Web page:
But the nation was mercifully spared another Clinton presidency, and the U.S. Circuit Court of Appeals for the District of Columbia issued an abeyance that postponed further motions in the case, which has now been rechristened House of Representatives v. Price, until February 21, 2017. It’s probably fair to say that most observers, having heard candidate Trump repeatedly rail against Obamacare, assumed that the appeal would be dropped by his administration by that date and that the CSR payments would stop. However, when the deadline arrived, the Trump administration and the House filed a joint motion to continue the abeyance — and the CSR payments — to allow time for a resolution.

Meanwhile, President Trump had the bargaining chip brainstorm that he divulged during his Wall Street Journal interview. When asked what he was going to do about the CSR payments, he implied that their ultimate fate was in the hands of the Democrats, “Obamacare is dead next month if it doesn’t get that money.… I don’t want people to get hurt… What I think should happen and will happen is the Democrats will start calling me and negotiating.” Fat chance. All he got from the Democrats was the ridiculous posturing noted above, and that is all he will ever get from them. Wyden, Pelosi, and their accomplices have called his bluff and clearly believe that he will blink.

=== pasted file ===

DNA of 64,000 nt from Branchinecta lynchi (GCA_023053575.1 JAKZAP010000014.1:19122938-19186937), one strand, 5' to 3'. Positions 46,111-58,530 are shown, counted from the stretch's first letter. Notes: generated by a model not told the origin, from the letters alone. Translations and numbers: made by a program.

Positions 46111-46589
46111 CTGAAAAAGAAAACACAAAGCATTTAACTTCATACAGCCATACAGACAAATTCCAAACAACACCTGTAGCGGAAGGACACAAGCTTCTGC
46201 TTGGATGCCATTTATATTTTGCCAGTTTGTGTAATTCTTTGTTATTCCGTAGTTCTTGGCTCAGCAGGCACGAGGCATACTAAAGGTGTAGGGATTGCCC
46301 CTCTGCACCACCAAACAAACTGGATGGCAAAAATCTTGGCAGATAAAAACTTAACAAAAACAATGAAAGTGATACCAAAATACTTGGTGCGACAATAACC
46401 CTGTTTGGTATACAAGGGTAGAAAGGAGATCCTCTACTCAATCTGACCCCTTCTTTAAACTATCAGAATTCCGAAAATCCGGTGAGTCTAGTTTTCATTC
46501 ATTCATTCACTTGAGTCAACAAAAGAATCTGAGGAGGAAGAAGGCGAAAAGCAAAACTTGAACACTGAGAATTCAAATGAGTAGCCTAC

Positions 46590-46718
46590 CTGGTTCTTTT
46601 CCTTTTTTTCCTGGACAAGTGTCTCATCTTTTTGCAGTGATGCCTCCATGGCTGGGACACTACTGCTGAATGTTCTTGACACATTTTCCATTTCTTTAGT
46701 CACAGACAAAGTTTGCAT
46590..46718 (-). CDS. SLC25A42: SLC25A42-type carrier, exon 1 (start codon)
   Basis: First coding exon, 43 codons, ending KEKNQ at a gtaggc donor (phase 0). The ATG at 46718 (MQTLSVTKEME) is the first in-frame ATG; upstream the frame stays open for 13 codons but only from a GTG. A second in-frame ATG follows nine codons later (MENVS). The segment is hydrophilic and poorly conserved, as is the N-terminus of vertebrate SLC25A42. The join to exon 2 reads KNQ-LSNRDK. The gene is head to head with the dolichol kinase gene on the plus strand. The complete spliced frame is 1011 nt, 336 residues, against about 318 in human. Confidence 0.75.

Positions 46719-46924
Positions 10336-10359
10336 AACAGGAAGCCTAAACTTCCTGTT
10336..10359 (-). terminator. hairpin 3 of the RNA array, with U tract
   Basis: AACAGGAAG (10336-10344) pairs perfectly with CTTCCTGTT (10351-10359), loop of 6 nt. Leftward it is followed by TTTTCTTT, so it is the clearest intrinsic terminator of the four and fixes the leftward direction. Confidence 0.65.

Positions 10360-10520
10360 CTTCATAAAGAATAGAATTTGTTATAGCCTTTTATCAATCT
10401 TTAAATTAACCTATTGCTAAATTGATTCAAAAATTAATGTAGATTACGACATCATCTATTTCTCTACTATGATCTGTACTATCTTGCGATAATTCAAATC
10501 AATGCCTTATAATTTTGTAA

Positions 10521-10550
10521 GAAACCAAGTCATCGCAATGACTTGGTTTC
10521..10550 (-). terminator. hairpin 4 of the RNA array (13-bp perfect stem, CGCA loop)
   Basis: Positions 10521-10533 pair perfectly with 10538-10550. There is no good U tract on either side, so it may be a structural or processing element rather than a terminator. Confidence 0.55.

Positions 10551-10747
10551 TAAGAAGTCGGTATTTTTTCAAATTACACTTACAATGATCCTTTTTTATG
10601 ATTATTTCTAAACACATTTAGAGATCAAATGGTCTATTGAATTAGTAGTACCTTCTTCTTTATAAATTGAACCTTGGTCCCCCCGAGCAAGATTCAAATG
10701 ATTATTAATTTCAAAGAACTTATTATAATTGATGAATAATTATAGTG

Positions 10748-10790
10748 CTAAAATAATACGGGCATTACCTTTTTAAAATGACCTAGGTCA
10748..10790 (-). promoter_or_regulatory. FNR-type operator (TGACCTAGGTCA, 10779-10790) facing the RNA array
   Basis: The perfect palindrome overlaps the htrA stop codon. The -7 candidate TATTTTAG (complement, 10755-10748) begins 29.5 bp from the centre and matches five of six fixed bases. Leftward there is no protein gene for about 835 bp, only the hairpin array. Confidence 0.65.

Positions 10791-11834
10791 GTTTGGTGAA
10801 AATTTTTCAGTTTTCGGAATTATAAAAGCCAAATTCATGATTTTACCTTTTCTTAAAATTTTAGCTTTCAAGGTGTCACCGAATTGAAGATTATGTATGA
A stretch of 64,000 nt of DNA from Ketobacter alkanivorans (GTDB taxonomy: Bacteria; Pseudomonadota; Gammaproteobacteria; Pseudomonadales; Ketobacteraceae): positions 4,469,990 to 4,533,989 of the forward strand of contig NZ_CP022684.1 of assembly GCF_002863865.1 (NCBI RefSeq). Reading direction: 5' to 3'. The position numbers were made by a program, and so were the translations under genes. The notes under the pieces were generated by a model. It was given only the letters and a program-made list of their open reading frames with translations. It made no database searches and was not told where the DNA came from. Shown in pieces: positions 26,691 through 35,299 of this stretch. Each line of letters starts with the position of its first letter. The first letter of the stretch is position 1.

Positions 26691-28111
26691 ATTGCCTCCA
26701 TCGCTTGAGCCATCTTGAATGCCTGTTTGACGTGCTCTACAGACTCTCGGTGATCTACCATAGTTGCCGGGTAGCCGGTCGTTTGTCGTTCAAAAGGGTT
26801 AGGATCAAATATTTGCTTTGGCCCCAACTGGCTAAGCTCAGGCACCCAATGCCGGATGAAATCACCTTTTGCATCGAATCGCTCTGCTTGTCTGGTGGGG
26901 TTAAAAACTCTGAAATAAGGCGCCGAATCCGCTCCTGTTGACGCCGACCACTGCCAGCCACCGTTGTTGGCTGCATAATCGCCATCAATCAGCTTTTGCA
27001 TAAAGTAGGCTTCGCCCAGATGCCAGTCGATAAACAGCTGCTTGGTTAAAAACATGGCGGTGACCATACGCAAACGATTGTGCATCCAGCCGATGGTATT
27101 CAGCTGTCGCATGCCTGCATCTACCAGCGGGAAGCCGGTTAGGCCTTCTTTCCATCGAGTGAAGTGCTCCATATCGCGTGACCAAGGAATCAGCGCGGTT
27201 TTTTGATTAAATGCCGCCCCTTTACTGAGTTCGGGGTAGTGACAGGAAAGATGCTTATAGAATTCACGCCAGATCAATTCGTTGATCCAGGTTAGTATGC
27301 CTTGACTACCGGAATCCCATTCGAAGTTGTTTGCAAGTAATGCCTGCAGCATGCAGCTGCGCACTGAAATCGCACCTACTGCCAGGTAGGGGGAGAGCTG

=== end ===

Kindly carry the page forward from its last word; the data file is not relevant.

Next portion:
It goes without saying, of course, that he was also denounced by the crypto-Democrats of the legacy “news” media. The following Bloomberg headline was typical: “Trump Threatens Health Subsidies to Poor to Force Talks.” Never mind that the CSR payments don’t go to “the poor.” They go directly into the coffers of the insurance companies. To use a formulation much beloved of the left, the CSR payments are “trickle-down” subsidies. Their benefit to low-income enrollees is, at best, marginal. Their cost to the taxpayers, however, is anything but. The Congressional Budget Office estimates that the CSR payments will cost more than $100 billion over the next ten years.

In other words, Trump is perpetuating an incredibly expensive and unconstitutional corporate welfare scheme in exchange for precisely zero concessions from the Democrats and universal vilification by the media. Moreover, his reluctance to drop the Obama administration’s appeal of Judge Collyer’s ruling will render conservatives skeptical about his commitment to killing Obamacare. What he must do in order to convince both the left and the right that he is serious about eliminating this crime against democracy is drop the appeal and stop the CSR payments immediately.

David Catron
David Catron
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David Catron is a health care consultant and frequent contributor to The American Spectator. You can follow him on Twitter at @Catronicus.